Building on quicksand: any of these major subsystems would have been a massive endeavor – remember, this wasn’t an app, this was an ecosystem with millions of existing applications, drivers, and hardware variations. One senior Windows engineer referred to it as “doing open-heart surgery on a Formula 1 race driver – in the middle of a race – at 240mph.” Having virtually all the major subsystems of Windows being deeply reinvented while depending on each other was simply too much. Development slowed to a crawl, morale dropped through the floor, and simply getting the whole system to compile was becoming problematic.

Meltdown: at a critical juncture in 2004, another critical problem came to the surface. One of the great benefits of a “managed language” like C# is that it manages memory for you using a process called garbage collection. In unmanaged languages, programmers must take care to return any memory to the system that they are no longer using. It’s a huge pain and greatly increases code complexity, but it’s an established methodology. In managed code, all this is handled for you. Unfortunately, there was a huge gotcha with C#: when the core “engine,” or runtime runs out of memory itself, the whole thing just quits. This is tolerable – sometimes – if you’re an app. When you’re the operating system, it’s not acceptable.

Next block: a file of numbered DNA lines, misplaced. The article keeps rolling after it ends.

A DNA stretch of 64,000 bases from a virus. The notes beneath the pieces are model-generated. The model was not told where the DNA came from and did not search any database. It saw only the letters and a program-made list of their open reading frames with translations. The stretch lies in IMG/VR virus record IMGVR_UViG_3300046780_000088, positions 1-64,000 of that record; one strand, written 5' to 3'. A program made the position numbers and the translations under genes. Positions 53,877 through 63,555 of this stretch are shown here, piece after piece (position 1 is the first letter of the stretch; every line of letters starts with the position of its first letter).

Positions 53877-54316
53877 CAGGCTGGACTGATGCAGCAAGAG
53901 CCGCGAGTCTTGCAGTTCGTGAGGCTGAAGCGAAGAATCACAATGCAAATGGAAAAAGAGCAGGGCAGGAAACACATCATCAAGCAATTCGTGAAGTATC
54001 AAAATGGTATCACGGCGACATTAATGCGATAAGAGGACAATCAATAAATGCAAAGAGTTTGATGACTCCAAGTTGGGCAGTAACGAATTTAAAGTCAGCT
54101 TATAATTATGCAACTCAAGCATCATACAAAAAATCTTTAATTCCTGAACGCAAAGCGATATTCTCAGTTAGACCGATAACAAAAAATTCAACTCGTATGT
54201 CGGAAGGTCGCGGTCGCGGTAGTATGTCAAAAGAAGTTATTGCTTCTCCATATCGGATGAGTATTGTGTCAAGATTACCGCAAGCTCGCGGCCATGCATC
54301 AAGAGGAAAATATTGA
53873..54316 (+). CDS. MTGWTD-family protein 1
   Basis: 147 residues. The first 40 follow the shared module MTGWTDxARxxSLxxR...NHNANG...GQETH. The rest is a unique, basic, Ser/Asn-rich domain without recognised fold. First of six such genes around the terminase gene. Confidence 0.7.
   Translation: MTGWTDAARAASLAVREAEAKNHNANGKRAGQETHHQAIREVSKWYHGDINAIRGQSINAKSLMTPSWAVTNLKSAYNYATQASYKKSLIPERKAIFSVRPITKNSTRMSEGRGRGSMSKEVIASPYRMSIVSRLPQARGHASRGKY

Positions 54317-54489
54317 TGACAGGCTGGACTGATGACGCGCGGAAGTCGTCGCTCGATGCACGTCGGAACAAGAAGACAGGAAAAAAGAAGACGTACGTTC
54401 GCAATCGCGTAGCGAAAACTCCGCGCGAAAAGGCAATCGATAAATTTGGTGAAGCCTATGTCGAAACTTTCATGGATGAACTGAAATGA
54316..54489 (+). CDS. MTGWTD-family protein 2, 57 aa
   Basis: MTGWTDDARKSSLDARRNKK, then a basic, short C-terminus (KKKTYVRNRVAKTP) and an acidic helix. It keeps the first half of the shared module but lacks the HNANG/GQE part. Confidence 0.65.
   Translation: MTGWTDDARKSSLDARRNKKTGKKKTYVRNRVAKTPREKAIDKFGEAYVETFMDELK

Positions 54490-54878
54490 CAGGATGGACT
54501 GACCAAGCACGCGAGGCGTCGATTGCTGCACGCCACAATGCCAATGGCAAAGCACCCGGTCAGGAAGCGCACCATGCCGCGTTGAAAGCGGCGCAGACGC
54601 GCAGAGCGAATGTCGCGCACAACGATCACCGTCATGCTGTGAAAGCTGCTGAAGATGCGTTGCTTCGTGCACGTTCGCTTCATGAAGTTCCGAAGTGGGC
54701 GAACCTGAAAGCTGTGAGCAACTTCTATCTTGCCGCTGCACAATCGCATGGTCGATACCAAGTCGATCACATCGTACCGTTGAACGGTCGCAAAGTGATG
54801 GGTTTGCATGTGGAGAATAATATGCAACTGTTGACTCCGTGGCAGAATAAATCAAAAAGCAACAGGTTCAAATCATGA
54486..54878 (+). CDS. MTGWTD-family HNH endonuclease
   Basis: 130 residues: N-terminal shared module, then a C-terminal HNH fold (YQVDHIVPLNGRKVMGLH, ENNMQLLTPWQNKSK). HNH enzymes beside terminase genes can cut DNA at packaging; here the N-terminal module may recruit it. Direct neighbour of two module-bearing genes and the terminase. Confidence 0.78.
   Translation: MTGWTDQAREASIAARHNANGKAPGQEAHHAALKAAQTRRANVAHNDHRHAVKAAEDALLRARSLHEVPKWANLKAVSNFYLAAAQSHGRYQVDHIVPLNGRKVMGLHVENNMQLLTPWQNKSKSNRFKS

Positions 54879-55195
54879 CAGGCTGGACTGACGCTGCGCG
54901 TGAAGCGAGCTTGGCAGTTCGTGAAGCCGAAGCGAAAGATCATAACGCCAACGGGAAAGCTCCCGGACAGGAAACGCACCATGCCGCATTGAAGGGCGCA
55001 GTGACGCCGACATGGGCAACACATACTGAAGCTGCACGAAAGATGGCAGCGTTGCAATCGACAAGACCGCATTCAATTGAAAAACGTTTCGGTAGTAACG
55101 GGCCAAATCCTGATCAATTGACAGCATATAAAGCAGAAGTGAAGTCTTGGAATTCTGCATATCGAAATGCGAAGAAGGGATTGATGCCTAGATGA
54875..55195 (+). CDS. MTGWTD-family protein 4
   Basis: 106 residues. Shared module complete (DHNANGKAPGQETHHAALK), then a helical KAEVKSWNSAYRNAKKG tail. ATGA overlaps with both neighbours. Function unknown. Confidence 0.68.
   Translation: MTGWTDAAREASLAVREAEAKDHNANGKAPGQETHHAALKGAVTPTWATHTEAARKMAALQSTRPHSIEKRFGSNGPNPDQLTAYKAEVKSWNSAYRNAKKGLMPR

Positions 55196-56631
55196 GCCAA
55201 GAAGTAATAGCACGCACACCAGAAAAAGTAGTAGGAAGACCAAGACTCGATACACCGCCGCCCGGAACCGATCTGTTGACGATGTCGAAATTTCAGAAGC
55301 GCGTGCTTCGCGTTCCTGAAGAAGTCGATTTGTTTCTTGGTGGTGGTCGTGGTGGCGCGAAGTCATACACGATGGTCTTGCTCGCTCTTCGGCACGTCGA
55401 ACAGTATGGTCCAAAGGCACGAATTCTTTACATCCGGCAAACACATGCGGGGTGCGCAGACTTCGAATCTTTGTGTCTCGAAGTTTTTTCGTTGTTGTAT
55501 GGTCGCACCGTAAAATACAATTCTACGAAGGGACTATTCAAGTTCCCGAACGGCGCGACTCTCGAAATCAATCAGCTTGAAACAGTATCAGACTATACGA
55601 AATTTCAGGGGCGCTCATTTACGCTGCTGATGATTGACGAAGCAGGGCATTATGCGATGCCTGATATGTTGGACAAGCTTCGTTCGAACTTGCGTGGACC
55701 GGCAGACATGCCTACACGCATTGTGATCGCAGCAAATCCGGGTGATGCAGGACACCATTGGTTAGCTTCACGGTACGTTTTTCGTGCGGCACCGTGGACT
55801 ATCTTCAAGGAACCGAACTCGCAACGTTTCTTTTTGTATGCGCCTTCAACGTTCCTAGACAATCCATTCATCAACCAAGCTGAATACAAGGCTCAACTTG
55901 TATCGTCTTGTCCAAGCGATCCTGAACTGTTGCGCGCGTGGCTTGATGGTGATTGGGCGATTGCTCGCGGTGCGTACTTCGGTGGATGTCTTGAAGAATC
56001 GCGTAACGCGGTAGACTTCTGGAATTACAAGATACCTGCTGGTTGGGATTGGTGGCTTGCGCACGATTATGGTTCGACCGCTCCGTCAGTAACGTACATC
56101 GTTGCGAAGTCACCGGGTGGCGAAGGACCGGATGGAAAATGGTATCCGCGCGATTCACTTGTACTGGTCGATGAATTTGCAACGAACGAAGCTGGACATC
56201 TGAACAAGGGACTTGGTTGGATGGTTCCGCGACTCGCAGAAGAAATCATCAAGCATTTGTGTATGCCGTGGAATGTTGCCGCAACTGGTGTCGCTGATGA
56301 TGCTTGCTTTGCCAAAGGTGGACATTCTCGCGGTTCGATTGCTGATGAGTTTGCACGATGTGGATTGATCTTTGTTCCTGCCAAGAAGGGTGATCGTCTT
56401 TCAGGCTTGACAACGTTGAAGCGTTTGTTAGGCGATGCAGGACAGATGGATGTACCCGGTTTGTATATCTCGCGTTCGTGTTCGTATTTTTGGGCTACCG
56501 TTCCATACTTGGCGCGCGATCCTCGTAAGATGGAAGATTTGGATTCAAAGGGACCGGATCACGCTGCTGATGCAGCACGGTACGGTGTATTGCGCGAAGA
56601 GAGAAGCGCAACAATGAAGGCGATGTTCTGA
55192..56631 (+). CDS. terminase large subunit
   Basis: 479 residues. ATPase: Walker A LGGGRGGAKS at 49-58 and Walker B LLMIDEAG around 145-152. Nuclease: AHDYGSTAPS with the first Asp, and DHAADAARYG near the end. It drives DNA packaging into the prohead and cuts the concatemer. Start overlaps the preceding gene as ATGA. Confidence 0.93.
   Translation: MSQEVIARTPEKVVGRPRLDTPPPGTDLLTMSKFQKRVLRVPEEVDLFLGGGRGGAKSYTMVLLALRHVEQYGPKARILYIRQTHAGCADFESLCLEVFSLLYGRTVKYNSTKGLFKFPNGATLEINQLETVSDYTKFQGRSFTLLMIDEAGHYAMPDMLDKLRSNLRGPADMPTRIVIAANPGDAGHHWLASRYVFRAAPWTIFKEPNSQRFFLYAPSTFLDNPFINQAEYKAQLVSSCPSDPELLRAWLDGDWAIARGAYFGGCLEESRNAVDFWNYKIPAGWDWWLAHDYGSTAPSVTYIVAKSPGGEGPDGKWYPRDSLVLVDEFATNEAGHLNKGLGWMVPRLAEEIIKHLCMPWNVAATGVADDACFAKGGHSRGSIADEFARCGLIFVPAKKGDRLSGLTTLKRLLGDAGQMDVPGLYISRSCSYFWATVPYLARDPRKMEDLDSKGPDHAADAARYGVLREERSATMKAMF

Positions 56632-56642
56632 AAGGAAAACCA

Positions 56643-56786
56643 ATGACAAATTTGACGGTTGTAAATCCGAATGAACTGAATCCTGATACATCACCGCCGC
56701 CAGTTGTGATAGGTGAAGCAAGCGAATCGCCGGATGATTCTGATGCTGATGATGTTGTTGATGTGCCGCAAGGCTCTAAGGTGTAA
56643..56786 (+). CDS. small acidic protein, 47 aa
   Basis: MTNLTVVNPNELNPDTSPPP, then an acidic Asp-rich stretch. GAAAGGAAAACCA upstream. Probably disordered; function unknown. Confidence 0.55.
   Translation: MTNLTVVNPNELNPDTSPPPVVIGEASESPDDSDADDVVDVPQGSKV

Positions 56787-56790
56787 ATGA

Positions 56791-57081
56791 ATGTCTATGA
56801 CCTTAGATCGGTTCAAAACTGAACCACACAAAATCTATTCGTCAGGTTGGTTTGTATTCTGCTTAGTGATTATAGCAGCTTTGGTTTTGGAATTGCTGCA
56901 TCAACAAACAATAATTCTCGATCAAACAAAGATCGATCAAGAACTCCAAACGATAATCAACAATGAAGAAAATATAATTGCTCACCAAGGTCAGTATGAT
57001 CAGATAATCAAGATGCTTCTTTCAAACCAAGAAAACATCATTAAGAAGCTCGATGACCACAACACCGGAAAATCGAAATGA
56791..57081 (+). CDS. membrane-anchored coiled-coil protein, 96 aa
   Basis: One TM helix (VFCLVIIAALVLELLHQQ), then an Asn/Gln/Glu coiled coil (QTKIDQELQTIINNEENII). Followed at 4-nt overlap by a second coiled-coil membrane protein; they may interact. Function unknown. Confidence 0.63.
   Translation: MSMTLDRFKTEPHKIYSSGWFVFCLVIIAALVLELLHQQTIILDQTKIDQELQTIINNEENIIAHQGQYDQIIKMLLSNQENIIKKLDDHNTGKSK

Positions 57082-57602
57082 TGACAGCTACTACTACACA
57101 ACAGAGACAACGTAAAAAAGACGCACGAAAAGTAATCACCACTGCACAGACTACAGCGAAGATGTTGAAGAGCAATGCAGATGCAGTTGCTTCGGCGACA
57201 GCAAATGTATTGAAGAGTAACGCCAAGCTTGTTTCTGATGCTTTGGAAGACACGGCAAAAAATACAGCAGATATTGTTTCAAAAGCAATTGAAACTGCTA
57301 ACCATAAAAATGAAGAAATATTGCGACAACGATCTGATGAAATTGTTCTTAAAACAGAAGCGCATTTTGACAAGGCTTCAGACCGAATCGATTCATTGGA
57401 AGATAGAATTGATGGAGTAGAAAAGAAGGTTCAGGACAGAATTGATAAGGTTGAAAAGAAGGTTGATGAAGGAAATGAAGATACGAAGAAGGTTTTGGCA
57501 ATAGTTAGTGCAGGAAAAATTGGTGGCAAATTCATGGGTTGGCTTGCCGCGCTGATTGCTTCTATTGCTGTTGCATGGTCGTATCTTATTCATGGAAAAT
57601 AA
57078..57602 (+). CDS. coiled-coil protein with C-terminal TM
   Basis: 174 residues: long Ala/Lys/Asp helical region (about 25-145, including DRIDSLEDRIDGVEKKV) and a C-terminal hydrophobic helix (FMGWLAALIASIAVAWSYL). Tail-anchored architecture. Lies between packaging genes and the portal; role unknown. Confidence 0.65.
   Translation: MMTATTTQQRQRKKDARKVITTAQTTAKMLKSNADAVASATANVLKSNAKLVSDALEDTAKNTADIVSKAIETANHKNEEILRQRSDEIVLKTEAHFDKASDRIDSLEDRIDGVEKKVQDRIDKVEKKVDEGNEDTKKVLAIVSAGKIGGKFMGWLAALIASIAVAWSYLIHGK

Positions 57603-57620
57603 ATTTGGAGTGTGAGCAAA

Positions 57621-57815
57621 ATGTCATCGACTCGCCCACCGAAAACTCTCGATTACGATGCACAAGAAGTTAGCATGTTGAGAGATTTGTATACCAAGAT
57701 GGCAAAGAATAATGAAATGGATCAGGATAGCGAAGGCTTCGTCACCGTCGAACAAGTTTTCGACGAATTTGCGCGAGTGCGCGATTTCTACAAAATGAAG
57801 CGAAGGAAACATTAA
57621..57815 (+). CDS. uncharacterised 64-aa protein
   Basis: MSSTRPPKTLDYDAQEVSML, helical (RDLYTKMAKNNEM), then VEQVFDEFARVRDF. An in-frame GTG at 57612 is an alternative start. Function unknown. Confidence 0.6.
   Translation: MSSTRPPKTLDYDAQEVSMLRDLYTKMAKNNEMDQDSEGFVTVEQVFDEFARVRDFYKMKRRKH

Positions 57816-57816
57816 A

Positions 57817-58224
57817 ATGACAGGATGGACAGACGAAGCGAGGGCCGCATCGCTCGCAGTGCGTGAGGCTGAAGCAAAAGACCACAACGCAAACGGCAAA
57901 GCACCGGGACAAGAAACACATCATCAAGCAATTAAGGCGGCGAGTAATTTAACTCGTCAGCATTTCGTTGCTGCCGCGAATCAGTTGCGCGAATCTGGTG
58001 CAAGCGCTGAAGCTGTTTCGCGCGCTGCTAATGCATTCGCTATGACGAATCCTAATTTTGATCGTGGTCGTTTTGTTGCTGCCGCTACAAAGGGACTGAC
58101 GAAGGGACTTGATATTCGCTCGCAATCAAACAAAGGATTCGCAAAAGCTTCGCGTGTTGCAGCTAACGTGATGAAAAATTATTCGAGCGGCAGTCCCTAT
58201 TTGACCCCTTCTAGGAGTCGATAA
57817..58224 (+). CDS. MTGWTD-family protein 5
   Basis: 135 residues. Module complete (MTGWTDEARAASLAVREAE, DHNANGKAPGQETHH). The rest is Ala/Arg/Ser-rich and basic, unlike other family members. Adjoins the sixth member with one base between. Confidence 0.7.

At this point the execs had a brutal choice: push through and solve the problems, facing down a full-scale mutiny from some of their most precious technical talent, or admit defeat and junk the whole thing. They chose the latter, dumped the entire code base, pulled the Windows Server 2003 kernel off the shelf, and started again, eventually delivering Vista on a painfully accelerated schedule for what was still an ambitious release, with deep architectural changes like GPU compositing of the desktop, deep security management of every internal API that could touch user data, and – my favorite feature – a new blindingly fast and powerful search engine – basically throwing away the new developer APIs and trying to deliver as much of the envisioned user experience as possible. In hindsight, Windows Vista was a pretty good beta for Windows 7.